Luybochka Grocery & Deli | Wine | Salt Lake City | Salt Lake City Weekly
We need your help.

Newspapers and media companies nationwide are closing or suffering mass layoffs since the coronavirus impacted all of us starting in March. City Weekly's entire existence is directly tied to people getting together in groups--in clubs, restaurants, and at concerts and events--which are the industries most affected by new coronavirus regulations.

Our industry is not healthy. Yet, City Weekly has continued publishing thanks to the generosity of readers like you. Utah needs independent journalism more than ever, and we're asking for your continued support of our editorial voice. We are fighting for you and all the people and businesses hardest hit by this pandemic.

You can help by making a one-time or recurring donation on PressBackers.com, which directs you to our Galena Fund 501(c)(3) non-profit, a resource dedicated to help fund local journalism. It is never too late. It is never too little. Thank you. DONATE

Eat & Drink » Wine

Luybochka Grocery & Deli

A small, unpretentious taste of great Russian food

by

2 comments
art18708.jpg

In Tim Ferriss’ book The 4-Hour Workweek, he says that “the fishing is best where the fewest go.” Whether we apply this to work or play, it’s often uplifting to get away from the crowds. This is precisely what I found at Luybochka.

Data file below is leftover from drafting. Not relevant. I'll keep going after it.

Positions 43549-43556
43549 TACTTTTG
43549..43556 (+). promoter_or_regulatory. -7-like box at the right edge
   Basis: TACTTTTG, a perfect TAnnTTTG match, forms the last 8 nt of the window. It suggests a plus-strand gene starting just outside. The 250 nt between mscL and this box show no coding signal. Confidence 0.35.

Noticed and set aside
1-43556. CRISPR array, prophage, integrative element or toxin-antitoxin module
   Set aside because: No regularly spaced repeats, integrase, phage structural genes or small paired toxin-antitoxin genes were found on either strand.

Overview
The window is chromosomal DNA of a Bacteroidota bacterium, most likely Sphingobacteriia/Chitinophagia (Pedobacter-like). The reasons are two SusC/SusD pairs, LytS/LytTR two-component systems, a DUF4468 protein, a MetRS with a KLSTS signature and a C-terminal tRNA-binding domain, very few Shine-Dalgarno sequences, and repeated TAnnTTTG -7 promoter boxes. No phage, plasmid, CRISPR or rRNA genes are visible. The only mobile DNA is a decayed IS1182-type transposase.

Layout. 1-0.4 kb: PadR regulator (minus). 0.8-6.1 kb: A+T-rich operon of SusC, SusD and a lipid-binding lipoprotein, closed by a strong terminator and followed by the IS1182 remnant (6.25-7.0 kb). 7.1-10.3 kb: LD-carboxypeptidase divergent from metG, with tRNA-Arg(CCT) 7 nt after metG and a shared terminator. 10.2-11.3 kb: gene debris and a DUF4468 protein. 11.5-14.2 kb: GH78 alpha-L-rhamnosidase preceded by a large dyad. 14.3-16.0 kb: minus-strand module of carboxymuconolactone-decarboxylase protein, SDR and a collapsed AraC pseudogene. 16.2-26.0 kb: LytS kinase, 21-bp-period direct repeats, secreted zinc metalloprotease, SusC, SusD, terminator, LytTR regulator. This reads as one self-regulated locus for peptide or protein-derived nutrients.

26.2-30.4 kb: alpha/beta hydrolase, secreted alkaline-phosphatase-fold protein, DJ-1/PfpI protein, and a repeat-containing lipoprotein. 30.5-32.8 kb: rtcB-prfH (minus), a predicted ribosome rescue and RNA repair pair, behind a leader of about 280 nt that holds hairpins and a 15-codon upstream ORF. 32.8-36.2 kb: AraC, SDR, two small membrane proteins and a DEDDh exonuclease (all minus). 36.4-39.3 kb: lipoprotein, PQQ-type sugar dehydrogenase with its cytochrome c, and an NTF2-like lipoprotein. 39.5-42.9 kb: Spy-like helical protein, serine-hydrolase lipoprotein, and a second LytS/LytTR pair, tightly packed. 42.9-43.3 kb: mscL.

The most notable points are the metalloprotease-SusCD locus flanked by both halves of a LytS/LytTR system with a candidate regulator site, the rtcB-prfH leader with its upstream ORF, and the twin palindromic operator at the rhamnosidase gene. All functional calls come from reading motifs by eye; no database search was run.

Naum Shkrab has quietly run this small Russian/Eastern European grocery and Deli off of 3300 South for more than 14 years. While many restaurants go all-out with expensive décor, this is more along the no-frills style—the food commands all the attention.

Luybochka has a small menu with items such as pelmeni (meat dumplings), vereniki (potato dumplings), Russian potato salad, pirogi (bread filled with cabbage or meat), stuffed cabbage rolls, borscht and sandwiches. I ordered two pirogis, stuffed cabbage rolls, borscht and a sandwich. With the items priced as low as $1.20, it was easy to indulge.

The sandwich had Russian salami, but you can get one with bologna, pork meat, mortadella or veal meat. The cheeses all had names I didn’t understand, so I ultimately had Shkrab choose for me. It was a creamy variety like havarti, which made combined deliciously with the spicy salami and rye bread.

This was also my first foray into borscht. Luybochka’s was loaded with cabbage, carrots, beets and potatoes in a clear broth. Overall, I found it hearty and pretty mild.

But the pirogi was amazing. Shkrab makes all the food himself, and the flaky, buttery bread was wonderful. I could eat these pirogi by the pound.

And, lucky for me, Luybochka doubles as a small grocery where you can buy fish, meats, cheeses, Russian cakes, candy, dumplings and more—because once you go Russian, you never go back.

LUYBOTCHKA
959 E. 3300 South, No. A
801-485-8727

Tags

Comments (2)

Showing 1-2 of 2

Add a comment
 

Add a comment